Have you been told you have cataracts? If so, you’re in good company as cataracts top the list of the most common eye conditions in the world. This consequently results in cataract surgery topping the list of the most commonly performed surgical procedures, particularly in a country like Australia where we have easy access to high-quality eye care.
If you’re considering a cataract operation, you may be wondering what happens once you walk out of that operating theatre. Here’s what to expect after cataract surgery.
What to Expect After Cataract Surgery: Your Vision
Once you’ve had your cataracts removed, the world is going to look a little different. While you shouldn’t expect your vision to be crystal clear immediately after cataract surgery, you may already feel your vision is improved, particularly if your cataracts were advanced.
You’re also likely to experience other immediate changes to your sight. Because age-related cataracts are often a brownish-yellow colour, they filter out certain wavelengths of the spectrum and can cause colours to appear duller. As cataracts tend to progress very slowly, you may have been unaware of this change in your colour perception. However, once they’ve been removed through cataract surgery, you may find that colours are much brighter and more vibrant.
The removal of your cataracts may cause you some glare sensitivity in the short term, also known as photophobia. Now that the opacity in your lens has been removed with cataract surgery, more light can enter your eye. This glare sensitivity will resolve over the following weeks to months as your eyes readjust. In the meantime, some activities like looking at a bright screen or encountering sunlight reflecting off the road may be uncomfortable. It is not uncommon for cataract surgery to induce some degree of dry eye, which can also contribute to glare sensitivity. If this is the case for you, wear sunglasses in glary or dazzling conditions and speak to your eye surgeon about whether lubricant eye drops may be appropriate for managing your dry eye. Like glare sensitivity, dry eye as a side effect of cataract surgery tends to self-resolve over several months.
It’s important to understand that if you have limited vision as a result of other eye conditions, having cataract surgery won’t restore this vision loss. These include decreased vision from diseases such as retinal detachment, corneal scarring, or age-related macular degeneration. Your eye specialist will have conducted a thorough eye exam prior to performing surgery and so will have likely mentioned this when explaining what to expect after cataract surgery.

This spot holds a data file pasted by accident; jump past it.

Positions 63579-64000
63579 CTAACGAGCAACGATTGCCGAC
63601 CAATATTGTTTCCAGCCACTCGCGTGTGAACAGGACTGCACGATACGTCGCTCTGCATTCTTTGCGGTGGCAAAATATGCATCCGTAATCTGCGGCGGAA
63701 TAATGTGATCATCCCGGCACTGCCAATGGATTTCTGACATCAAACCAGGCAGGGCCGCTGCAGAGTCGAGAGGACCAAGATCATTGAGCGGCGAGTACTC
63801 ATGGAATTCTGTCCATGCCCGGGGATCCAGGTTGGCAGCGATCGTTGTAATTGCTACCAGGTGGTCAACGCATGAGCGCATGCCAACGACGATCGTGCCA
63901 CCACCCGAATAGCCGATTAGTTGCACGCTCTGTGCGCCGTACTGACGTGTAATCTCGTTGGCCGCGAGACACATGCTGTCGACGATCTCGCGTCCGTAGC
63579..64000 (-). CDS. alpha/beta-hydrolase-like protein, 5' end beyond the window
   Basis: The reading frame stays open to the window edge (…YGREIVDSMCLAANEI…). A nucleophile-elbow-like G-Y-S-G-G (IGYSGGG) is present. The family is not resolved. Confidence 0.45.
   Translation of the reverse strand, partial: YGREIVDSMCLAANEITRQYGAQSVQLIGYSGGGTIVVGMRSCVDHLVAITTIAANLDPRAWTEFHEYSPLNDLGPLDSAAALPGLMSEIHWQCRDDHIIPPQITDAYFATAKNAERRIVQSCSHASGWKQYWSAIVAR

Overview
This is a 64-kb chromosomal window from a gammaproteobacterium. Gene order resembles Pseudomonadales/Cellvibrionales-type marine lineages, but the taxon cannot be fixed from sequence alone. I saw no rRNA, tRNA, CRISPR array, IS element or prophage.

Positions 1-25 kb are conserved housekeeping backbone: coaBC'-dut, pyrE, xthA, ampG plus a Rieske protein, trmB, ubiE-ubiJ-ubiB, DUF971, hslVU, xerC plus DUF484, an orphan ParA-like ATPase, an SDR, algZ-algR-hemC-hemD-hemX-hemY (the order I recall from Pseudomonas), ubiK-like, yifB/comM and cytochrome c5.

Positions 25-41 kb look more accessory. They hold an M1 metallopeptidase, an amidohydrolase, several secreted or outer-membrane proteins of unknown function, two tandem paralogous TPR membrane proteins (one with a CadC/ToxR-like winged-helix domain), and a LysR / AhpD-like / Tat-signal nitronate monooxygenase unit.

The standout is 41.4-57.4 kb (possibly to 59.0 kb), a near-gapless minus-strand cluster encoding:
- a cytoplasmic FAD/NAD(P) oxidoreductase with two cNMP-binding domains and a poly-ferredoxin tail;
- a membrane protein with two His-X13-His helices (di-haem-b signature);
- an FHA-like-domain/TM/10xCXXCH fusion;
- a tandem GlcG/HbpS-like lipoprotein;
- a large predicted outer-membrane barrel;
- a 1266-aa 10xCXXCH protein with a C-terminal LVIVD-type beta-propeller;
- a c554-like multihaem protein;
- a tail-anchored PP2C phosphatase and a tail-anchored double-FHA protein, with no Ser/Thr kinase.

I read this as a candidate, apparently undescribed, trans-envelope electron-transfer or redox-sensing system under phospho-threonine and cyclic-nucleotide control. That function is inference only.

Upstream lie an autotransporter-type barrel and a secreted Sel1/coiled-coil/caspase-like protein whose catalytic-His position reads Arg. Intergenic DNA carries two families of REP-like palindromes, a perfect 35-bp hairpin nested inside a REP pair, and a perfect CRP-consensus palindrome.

Your eye will take some time to heal from the procedure. Though the exact length of time will vary from individual to individual, many people find their vision has stabilised around 4-6 weeks after the operation. During this time, you won’t be able to wear your usual glasses or contact lenses as your prescription will have been altered by the procedure. Once your vision is stable your cataract surgeon will advise you when you can see your optometrist for a prescription update.
What to Expect After Cataract Surgery: Post-Operation Instructions
Your cataract surgeon will provide you with a guide of post-op instructions. It’s important to follow these to optimise your recovery process and minimise your risk of complications, such as a damaging eye infection.
The exact advice may vary depending on your specialist and your specific situation, but in general, most cataract surgeons will recommend:
- Resting and avoiding strenuous activity for a few weeks. This includes lifting or moving heavy objects, participating in sports, and even vigorous housework like mopping.
- Wearing your eye shield. Your surgeon may recommend you keep the shield on for the first 24 hours after your cataract surgery and then only overnight for about a week. This is to physically protect your eye from accidents like eye rubbing during sleep.
- Using your prescription eye drops. You’ll be given a script for two or three bottles of medications, usually an antibiotic and one or two anti-inflammatory drops. It’s important to instil these as instructed and to complete the full course of eye drops even if your eyes feel better.
- Keeping the eye clean. Try to avoid any unsterile water near the eye, including swimming pools, saunas, and at the beach. You can still bathe but you may choose to gently clean your face with a damp washcloth instead of under the shower. Soaps, shampoos, makeup, and any other similar products should be kept away from the eye area.
- Avoiding dirty and dusty environments. It’s best to try and keep any foreign particles from getting lodged in the eye while it’s still healing. This includes taking a break from gardening or even housework that may send up dust into the air.
Although complications after cataract surgery are not common, they can happen. If you experience increased redness or pain in your eye, if your vision is deteriorating rather than improving, or if you see any sudden flashing lines or floating specks or lines, get in contact with your eye specialist immediately.
Note: Any surgical or invasive procedure carries risks. Before proceeding, you should seek a second opinion from an appropriately qualified health practitioner.